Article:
The penalty has been a major point of contention across the state, emphasizing some very problematic aspects of Florida legislation. Marissa’s case is just one example of how these statutes are used, however.  Another case has received far less attention, but is perhaps one of the most unjust applications of the law in recent times.

Ronald Thompson is 65 years old. He served his country for 14 years as an Army veteran. He has many chronic health conditions, including diabetes, vision problems, and heart disease. He was charged with four counts of aggravated assault with a deadly weapon in 2009 after having fired his gun into the ground to scare off teenagers who were involved in a heated argument with Thompson’s grandmother. He did not injure anyone. It does not appear he was intending to injure anyone. However, the jury convicted him of all counts and he was sentenced to the mandatory penalty of 20 years in prison.

Thompson will die in prison as a result of this if nothing changes – a man who served America for well over a decade.

Guess who we have to thank for the charges? Florida State Attorney Angela Corey. Again. If you ask her why she is doing this to people she will probably say it is because she has a duty to follow the law. Indeed, she does. However, she also has discretion when it comes to when and how she charges people. We have seen this with her handling of Marissa Alexander’s case and the case of 13 year old Cristian Fernandez, who was 12 when charged with felony murder which carries a mandatory sentence of life without parole.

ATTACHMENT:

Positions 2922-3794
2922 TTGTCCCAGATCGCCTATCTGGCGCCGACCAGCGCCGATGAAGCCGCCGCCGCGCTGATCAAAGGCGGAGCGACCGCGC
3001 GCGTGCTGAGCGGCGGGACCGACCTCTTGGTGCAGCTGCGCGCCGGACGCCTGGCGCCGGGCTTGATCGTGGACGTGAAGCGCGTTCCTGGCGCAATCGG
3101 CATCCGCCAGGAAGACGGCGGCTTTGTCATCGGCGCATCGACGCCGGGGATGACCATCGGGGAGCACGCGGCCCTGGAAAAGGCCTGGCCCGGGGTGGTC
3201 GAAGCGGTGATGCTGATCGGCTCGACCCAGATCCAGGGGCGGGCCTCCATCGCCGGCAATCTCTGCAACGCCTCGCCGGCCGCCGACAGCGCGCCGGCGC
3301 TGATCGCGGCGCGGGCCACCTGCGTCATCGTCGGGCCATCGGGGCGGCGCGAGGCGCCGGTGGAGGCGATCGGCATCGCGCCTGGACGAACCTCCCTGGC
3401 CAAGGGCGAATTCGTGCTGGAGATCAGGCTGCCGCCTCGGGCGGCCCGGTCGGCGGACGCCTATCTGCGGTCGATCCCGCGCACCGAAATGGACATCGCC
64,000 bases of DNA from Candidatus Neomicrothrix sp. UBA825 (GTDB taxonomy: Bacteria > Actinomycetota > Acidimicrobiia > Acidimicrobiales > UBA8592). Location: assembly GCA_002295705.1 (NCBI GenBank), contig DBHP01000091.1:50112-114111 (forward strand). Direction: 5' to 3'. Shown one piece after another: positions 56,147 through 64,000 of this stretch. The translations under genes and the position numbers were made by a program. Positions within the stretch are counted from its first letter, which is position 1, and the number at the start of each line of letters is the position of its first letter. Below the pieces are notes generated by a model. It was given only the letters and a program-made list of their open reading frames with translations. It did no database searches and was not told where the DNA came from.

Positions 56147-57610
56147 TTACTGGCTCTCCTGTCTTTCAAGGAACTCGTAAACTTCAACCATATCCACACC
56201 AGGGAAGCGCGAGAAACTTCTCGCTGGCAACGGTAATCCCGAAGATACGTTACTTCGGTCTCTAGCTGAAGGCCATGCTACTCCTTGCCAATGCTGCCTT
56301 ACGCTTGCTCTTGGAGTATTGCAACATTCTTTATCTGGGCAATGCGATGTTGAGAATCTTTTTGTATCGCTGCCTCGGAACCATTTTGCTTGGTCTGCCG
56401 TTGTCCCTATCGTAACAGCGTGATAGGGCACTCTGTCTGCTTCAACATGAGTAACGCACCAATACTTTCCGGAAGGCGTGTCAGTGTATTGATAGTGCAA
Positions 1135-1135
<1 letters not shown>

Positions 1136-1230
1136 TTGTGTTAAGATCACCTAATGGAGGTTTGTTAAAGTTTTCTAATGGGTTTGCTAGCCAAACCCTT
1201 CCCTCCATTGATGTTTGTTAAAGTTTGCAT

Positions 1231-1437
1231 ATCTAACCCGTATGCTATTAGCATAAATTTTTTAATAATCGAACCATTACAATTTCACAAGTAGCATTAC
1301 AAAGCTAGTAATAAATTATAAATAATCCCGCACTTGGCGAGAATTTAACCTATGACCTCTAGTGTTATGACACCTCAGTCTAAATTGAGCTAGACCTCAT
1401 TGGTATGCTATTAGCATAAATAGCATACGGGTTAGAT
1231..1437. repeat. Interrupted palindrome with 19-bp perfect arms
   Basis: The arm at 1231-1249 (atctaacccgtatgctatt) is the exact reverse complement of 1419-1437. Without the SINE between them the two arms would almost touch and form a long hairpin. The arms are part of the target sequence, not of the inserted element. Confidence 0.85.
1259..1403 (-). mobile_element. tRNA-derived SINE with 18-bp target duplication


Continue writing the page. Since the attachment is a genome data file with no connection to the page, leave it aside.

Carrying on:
All of this brings me to the point of this article, which is that Florida state legislators recognize the state has unjust legislation. The Florida Times Union polled 14 of the legislators and determined that 11 expressed a willingness to “re-examine the laws for ways to improve them”.

So when will they get around to doing this? Representative Audrey Gibson went so far as to say that failure to re-examine these harmful laws is a “dereliction of duty.” She criticized the task force’s activity (or lack thereof) with regard to the now infamous Stand your Ground legislation.

Representative Mia Jones stated she was against mandatory minimums across the board. This tells me there are representatives who know the legislation is immoral and unethical, but have not yet taken action to change it.

It means they will be amenable to changing or repealing the felony murder rule as well.